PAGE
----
Progress is being made on the long, complicated process of restoring Castletown’s nautical treasure, Peggy.
The boat, regarded to be one of the world’s oldest yachts, sits in the boat house of the Nautical Museum in Bridge Street, which was formerly the home of George Quayle, who built Peggy in the late 18th century.
Manx National Heritage discovered the boat was perilously close to collapse, due to the damp and cold conditions of the boat house, and embarked on the restoration process earlier this year.
First a specially-designed steel cradle had to be inserted under the boat, within a very tight space, to give her support and this work was carried out in the summer time.
‘The harness worked brilliantly,’ said Chris Weeks, conservator of objects at Manx National Heritage. ‘There was an unknown when we lifted her that bits would settle and some pieces would fall off, in the event our calculations were spot on, the boat did not even creak. Now she is fully supported along its length and that fits it like a glove.
‘There were an awful lot of things to keep under control to lift and put her in the cradle was very difficult to co-ordinate, it did preoccupy me. It did go very well, down to very skilled technician Geoffrey Mitchell.’
Mr Weeks explained the next stage of the process involved digging out the earth to make room for rails on which Peggy will slide out of the boat house.
‘We are preparing to dig out in front of the boat yard cellar – that will be done by an archaeological contractor and has gone out to tender. We need planning permission for alterations to the site, even though it is not a registered building we are keen to process it as though it is. There will be a very large hole outside the cellar so we can bring it [the Peggy] out. We are hoping to commence the dig early in the new year to open [the museum] in spring in the same way we have done for the past 50 years.’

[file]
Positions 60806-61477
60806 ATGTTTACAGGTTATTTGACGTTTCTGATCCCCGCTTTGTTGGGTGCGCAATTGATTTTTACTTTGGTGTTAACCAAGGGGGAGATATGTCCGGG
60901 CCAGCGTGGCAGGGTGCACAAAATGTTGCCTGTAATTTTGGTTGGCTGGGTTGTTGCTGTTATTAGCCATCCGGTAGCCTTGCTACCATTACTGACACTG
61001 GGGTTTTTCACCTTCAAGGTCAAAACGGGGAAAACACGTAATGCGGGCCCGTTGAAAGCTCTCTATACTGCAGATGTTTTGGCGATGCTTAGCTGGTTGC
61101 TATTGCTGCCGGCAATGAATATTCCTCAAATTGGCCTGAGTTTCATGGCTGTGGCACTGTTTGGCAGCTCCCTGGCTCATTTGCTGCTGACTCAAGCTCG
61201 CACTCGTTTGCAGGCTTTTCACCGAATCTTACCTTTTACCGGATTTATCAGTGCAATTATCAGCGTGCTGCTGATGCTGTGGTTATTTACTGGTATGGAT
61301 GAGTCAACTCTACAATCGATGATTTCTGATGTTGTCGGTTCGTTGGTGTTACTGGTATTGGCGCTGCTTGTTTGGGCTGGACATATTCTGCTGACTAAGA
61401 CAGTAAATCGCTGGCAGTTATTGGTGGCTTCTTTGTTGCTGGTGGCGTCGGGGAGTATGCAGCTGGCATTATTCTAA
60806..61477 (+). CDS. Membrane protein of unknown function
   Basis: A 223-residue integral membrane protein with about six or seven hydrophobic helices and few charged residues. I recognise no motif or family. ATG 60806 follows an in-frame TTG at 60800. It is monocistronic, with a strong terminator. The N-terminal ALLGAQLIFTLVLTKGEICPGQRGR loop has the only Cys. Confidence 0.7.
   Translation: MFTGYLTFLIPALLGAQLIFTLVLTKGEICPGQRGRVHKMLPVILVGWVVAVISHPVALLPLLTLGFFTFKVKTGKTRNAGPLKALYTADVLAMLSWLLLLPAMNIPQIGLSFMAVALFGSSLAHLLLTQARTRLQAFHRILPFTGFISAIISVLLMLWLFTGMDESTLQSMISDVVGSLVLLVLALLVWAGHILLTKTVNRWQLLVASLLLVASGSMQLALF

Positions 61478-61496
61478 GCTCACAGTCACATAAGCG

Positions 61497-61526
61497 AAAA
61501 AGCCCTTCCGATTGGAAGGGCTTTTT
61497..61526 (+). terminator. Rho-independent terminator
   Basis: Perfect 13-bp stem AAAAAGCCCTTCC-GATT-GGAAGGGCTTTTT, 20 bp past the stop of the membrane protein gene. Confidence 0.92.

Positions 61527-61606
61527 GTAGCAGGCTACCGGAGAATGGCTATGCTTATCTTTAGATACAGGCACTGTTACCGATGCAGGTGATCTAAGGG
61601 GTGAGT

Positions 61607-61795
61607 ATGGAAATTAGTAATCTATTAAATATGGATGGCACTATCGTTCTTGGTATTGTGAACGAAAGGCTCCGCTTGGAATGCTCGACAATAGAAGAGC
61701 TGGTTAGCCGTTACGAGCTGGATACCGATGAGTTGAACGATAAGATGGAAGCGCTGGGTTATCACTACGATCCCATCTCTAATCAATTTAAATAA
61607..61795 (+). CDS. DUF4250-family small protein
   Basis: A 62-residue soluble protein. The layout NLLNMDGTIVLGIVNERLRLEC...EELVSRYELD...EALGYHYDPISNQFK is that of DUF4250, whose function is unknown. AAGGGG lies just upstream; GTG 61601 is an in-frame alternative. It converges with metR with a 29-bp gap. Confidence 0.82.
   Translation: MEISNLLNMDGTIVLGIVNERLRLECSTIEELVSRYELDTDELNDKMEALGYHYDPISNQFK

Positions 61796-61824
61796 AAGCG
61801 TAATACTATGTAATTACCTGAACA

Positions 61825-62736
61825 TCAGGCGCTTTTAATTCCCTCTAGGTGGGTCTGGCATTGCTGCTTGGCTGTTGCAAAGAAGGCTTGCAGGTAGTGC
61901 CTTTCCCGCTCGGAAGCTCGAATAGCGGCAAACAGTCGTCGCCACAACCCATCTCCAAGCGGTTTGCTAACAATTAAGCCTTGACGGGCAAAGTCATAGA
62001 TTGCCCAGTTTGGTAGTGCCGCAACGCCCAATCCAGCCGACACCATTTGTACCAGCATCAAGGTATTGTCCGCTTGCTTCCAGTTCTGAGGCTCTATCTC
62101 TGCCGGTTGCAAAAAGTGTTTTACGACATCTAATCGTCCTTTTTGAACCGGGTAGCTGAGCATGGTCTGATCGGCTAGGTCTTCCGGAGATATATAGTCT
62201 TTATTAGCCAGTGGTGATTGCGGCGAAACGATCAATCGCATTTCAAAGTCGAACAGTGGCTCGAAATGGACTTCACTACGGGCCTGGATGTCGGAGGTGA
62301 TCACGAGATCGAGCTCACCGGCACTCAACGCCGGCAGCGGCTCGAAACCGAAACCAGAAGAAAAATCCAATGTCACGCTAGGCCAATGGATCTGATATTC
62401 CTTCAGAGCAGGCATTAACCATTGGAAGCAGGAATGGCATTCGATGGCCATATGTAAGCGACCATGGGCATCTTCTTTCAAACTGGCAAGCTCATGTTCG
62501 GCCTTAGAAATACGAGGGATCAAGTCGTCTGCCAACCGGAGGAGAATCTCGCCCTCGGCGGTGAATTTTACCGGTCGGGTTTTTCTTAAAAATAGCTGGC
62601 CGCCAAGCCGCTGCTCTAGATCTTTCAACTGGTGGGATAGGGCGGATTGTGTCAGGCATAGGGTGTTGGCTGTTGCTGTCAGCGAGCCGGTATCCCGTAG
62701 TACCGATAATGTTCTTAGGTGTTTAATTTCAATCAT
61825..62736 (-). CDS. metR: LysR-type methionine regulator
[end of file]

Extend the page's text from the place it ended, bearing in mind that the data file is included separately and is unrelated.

A planning application (13/91286/B) was submitted to dismantle the existing timber steps and stairs and remove 20th Century masonry blocking from the historic door opening along with archaeological removal of existing boatyard backfill at the museum.
At the same time, historic consultancy practice Drury McPherson Partnership has been researching the archives to discover more about the site.
‘Paul Drury has done a complete trawl of the national archive to find all the papers to do with the occupancy of the site,’ said Mr Weeks. ‘That has thrown up some very interesting facts about how he [George Quayle] used the site and what he was doing, how many boats he had. Outside the little cabin room, George constructed a ship’s deck. The walls around that were not as high as today. It was like the deck of a ship – there were remains of that in the 1920s, people used to hang their washing from it.’
Also, Manx National Heritage is identifying a suitable location for the Peggy once she is removed from the boat house, where the delicate process of restoration can take place.
Mr Weeks said: ‘We are working with our partners in government. Our attention has turned from the boat to the next stage – we have to identify a building, there will be a shed within the building, in that we will reduce the humidity gradually.’
By October next year, Peggy should be out of the home she has occupied for some 200 years. But before that, visitors over the summer months will be able to see her in situ and view, from a temporary walkway, the 10-foot hole in front of the boat house which is being archaeologically examined.
‘When we get the boat into its new location, there will be the mother of all conservation campaigns to embark on,’ said Mr Weeks. ‘The boat is unique in many ways: its form and structure, also its surface because of the original paint. It is very, very unusual, we have to treat it as a piece of painted furniture or sculpture.
‘I feel people should be close to the Peggy, this is the oldest pleasure yacht in the world. The Isle of Man is the epicentre of the yachting world because of it and people should be excited and proud about it.’